Further Reading – Projection & Exhibition

The following resources come from across the field, concentrating on issues of film projection and exhibition.

We are currently looking to expand our reading lists, so please feel free to suggest additional resources to info@filmadvocacy.org!

  • Various Authors. “Film vs. Digital Projection at the Movie Theater.” Cineaste Magazine (Fall 2012, Vol. XXXVII, No. 4).

    A collection of informed, critical perspectives on current developments from key figures in the archival, art house, and repertory exhibition fields.

  • Haduong, May. “Out of Print: The Changing Landscape of Print Accessibility for Repertory Programming.” The Moving Image (Fall 2012, Vol. 12, No. 2, pp 148-161).

    A comprehensive examination of the effects of current technological changes in exhibition on repertory programming, detailing the issues involved and discussing models for continuing ongoing print provision.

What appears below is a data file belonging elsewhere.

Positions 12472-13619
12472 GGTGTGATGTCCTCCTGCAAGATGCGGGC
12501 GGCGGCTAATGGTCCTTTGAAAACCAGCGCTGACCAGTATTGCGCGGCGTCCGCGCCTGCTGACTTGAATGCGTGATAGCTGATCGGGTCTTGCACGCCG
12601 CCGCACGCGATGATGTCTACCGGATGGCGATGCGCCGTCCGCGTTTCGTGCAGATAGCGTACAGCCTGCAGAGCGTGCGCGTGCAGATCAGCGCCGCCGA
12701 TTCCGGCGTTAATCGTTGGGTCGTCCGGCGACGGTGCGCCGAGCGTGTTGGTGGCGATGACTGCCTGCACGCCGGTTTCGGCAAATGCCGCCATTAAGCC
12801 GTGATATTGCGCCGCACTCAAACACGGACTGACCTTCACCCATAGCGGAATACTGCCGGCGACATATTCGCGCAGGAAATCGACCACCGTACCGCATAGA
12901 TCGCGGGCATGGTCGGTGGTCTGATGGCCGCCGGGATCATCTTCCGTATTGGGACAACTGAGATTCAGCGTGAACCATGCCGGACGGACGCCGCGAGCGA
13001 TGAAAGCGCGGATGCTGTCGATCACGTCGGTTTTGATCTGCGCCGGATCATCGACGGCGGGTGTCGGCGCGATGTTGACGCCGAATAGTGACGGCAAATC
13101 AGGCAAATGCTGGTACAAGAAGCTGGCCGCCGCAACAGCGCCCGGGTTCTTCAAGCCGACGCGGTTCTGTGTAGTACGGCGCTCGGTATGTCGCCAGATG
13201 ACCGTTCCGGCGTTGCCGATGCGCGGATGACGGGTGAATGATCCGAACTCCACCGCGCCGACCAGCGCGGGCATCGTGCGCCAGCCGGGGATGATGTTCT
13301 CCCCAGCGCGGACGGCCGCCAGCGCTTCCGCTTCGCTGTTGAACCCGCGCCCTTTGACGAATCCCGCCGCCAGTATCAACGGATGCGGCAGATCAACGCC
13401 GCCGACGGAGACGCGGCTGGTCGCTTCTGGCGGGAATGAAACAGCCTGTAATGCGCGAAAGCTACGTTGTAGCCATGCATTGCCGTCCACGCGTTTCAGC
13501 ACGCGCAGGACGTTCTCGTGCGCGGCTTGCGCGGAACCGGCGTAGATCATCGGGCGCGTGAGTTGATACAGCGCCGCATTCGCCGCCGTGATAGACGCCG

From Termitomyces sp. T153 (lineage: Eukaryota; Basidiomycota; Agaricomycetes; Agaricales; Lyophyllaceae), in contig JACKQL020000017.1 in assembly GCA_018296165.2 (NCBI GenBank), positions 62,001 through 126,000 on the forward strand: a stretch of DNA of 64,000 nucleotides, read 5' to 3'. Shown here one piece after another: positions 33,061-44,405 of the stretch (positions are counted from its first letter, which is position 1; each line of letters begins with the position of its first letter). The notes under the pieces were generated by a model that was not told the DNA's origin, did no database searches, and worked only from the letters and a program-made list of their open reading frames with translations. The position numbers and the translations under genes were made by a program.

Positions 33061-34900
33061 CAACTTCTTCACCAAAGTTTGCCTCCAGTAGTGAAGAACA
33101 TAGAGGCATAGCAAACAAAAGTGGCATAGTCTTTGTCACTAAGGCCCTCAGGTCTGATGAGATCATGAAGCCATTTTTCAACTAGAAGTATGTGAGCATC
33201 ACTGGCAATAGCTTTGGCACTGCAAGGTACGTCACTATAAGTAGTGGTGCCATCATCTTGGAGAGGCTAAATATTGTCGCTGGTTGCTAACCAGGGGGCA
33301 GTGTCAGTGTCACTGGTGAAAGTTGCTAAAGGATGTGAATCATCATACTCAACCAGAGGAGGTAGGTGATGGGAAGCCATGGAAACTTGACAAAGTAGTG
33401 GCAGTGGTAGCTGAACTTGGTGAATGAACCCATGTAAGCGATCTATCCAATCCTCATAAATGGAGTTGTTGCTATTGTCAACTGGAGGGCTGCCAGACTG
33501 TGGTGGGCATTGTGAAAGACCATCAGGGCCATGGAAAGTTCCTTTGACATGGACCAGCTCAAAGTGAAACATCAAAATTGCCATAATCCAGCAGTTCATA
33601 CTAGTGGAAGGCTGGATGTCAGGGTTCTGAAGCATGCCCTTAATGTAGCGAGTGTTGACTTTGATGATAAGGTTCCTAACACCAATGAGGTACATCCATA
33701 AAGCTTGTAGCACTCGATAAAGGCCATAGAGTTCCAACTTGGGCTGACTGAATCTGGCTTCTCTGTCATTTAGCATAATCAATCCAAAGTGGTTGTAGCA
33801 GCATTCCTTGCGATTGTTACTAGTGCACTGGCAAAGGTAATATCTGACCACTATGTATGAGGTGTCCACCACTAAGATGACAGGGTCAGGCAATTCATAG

• Pinkerton, Nick. “Bombast: This Print Could Be Your Life.” Film Comment (Blog, May 16, 2014).

    A discussion on the unique properties of projected film and its cultural importance. “You never step twice in the same river, you never see the same show twice – and  you never see the same print, either, as it changes with the very process of passing through the projector. Given the scarcity of 35mm prints and the unique quality of every projection, 35mm screenings are closer to a live show than to an LP.”

  • Filmprojection21.org (see FATF blog post)

    filmprojection21.org is an initiative conceived around the concrete commitment represented by the Charter of Cinematographic Projection in the 21st Century, uniting those who care about photochemical film projection.

    Filmmakers, artists, producers, archivists, distributors, programmers or members of the audience, whether involved in the festival network, the archival world, contemporary art, independent venues, or all kinds of film-making, from the movie industry to the underground, we assert the importance of building a future for photochemical film projection and intend to share resources toward that goal.